Safety awareness event helps less fortunate

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Police cars and fire engines filled The Boulders community in south Provo Saturday afternoon as service agencies trained residents in safety awareness.

The Boulders, a community that provides housing to low-income residents, had a fire in the community kill two people last year, and the complex has already had two reported fires this year. In an effort to prevent this from occurring again, and to help residents understand services available to them, a safety awareness event was organized by The Boulders residents to educate them on their options.

Community Action Circles, an organization that works with poverty-stricken communities, initiated a program in Provo, the first of its kind in Utah, to help community members improve their living conditions and lifestyle.

Joan Dixon, coordinator of the Circles program in Provo, said the program splits the community into different segments, which are represented by someone living in that area. Together, they formed the Neighbor-2-Neighbor committee, which helps residents voice their concerns and work together to build a safer neighborhood.

“Research shows that the safety of a neighborhood relates to how well people know each other, the representative’s job is to do outreach to neighbors and take care of one another,” Dixon said.

The representatives work together to plan service every week and improve relationships between residents and management. The city has really gotten behind management with working with the community.

Jennifer Steele, one of the residents on the committee, said the idea is to promote safety awareness among the residents, and have the city look at the community in a more positive light.

“I’m hoping if we can promote a lot of things here and show the city we’re doing something, the city will change their view of the people who live here,” she said.

The program started when the mayor, along with some concerned residents, met together to work on helping the community with problems plaguing their neighborhood.

Rebecca Martell, family service coordinator at the Utah County Family Justice Center, works with families and individuals who need help with legal matters, along with other matters regarding family law, such as abuse and destitution.

We’re trying to remove barriers for victims to leave and create a heathier environment for themselves and their children,” Martell said.

Other organizations were there to inform and educate residents on how to protect and help themselves.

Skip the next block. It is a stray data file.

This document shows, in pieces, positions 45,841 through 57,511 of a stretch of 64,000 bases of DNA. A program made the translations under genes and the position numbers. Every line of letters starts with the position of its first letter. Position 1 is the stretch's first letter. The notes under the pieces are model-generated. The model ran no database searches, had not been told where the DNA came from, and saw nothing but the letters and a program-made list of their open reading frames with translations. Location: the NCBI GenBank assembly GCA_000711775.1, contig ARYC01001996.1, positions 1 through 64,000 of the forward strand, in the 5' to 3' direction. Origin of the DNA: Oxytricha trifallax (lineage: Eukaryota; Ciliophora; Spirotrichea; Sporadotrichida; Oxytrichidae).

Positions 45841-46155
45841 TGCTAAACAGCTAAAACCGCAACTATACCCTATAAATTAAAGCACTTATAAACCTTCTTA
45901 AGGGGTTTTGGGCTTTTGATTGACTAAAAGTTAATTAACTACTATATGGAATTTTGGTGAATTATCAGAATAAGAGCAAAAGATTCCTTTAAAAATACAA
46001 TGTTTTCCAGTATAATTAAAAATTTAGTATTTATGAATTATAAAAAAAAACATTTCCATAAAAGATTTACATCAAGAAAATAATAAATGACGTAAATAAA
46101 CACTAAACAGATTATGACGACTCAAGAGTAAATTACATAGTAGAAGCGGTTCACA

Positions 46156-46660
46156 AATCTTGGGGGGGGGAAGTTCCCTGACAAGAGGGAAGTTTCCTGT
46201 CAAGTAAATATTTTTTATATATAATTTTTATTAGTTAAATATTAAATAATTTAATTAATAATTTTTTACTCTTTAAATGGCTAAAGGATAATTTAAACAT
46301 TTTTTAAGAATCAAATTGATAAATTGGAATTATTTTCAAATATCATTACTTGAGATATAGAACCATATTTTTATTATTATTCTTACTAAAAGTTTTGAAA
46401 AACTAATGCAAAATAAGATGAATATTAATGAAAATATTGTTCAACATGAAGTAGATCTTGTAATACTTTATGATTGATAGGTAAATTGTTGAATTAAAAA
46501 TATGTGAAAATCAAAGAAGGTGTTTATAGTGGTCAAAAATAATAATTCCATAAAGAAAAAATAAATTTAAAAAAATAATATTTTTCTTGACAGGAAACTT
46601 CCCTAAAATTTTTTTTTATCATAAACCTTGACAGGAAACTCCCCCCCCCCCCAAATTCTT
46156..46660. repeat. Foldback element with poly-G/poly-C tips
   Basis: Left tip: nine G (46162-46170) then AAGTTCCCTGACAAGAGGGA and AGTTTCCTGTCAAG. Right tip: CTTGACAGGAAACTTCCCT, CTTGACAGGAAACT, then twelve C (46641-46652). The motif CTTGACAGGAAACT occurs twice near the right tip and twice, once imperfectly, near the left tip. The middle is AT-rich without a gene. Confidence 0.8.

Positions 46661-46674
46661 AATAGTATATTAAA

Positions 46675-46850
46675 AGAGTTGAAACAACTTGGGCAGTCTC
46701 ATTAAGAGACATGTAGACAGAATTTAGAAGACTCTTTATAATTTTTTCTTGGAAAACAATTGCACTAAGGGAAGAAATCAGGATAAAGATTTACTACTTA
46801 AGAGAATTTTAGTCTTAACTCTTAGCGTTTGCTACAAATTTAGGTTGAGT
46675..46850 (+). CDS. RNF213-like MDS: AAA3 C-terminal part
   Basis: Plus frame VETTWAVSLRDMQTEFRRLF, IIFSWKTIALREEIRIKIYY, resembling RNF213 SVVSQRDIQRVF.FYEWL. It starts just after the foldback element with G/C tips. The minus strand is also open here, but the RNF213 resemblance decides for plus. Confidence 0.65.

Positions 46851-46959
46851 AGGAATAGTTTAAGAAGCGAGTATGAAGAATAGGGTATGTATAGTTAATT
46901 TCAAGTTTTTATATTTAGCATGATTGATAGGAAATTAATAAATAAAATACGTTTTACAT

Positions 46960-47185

The fire department had their “Learn Not to Burn” trailer out to teach children how to prevent and deal with fires.

Capt. Dan Cather of the Provo Fire Department said most of the education they provide is for children. He said they want children to know how to properly use 911.

“A big thing was getting the kids to know their addresses, to tell responders where they are and to help them truly understand what an emergency is,” he said.

JB Kent, an officer with the Provo City Police, said while they have had to deal with a high volume of incidents in the past, the number has gone down as the community has worked with the police. Previously, police dealt with a lot of fighting calls, both gang and domestic. To tackle the problem, the chief of police pushed for a community-based policing approach.

“Specific officers were tasked to locate problem individuals who have affected the well-being of residents here,” he said. “We interact more with citizens and become partners in trying to provide a safer community for all of us to live in and have community members let us know where we can help them out through preventative policing.”

David Lowell, a junior from Bountiful majoring in Middle Eastern Studies and Arabic, works for the Red Cross with their Hispanic outreach program. Until last summer, the Red Cross did not teach classes in Spanish.

“We give classes in the Franklin Community Center to the residents in the Boulders like CPR, first aid and disaster preparedness in Spanish,” he said. “It has been a great experience to give them knowledge they couldn’t access before.”

Provo Mayor John Curtis was there to show residents they have the support of the city. He was concerned about the accidents and loss of life that have occurred. Provo has been contributing largely by working and meeting with the residents monthly, along with the police and fire departments, along with other non-profit organizations.

“This emphasis on safety is very important, he said. “I’m pleased to see neighbors spending time together. Whenever neighbors know each other, crime goes down and good things happen. This is largely put together by neighbors, and that’s just a fantastic thing.”

 

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